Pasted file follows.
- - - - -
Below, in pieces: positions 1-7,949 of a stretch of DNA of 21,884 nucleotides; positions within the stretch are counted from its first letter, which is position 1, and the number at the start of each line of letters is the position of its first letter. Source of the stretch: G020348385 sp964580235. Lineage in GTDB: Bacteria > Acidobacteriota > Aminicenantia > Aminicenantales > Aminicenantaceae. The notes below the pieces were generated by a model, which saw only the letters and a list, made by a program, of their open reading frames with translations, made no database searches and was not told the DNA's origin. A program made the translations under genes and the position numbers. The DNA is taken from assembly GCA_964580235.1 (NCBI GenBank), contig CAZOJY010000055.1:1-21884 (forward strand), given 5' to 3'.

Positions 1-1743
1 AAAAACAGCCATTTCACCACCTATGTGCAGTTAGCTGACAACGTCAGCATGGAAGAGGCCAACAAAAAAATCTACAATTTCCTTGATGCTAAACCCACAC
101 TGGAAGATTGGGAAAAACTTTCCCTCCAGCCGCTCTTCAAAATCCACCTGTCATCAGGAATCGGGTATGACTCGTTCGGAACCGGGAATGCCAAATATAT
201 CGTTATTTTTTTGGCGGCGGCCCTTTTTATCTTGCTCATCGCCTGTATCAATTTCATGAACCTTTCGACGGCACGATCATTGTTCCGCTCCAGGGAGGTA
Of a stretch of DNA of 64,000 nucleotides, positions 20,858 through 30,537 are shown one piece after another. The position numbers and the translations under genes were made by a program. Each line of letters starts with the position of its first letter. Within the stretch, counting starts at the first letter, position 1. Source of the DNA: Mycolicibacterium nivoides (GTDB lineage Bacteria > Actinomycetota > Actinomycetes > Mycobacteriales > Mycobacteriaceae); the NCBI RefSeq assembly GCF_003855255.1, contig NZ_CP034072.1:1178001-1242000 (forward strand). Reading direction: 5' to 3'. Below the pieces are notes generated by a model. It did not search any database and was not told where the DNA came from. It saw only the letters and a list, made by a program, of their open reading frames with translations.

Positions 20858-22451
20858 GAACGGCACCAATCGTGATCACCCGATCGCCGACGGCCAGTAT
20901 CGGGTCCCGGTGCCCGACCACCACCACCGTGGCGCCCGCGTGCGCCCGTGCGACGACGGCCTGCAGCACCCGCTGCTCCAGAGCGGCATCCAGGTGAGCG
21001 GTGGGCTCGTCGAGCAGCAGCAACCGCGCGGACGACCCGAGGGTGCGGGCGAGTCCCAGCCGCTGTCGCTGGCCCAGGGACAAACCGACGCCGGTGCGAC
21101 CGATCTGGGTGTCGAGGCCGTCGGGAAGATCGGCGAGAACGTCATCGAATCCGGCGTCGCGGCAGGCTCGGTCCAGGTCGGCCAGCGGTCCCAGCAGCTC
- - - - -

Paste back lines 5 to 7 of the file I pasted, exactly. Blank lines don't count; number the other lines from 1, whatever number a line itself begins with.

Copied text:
201 CGTTATTTTTTTGGCGGCGGCCCTTTTTATCTTGCTCATCGCCTGTATCAATTTCATGAACCTTTCGACGGCACGATCATTGTTCCGCTCCAGGGAGGTA
Of a stretch of DNA of 64,000 nucleotides, positions 20,858 through 30,537 are shown one piece after another. The position numbers and the translations under genes were made by a program. Each line of letters starts with the position of its first letter. Within the stretch, counting starts at the first letter, position 1. Source of the DNA: Mycolicibacterium nivoides (GTDB lineage Bacteria > Actinomycetota > Actinomycetes > Mycobacteriales > Mycobacteriaceae); the NCBI RefSeq assembly GCF_003855255.1, contig NZ_CP034072.1:1178001-1242000 (forward strand). Reading direction: 5' to 3'. Below the pieces are notes generated by a model. It did not search any database and was not told where the DNA came from. It saw only the letters and a list, made by a program, of their open reading frames with translations.

Positions 20858-22451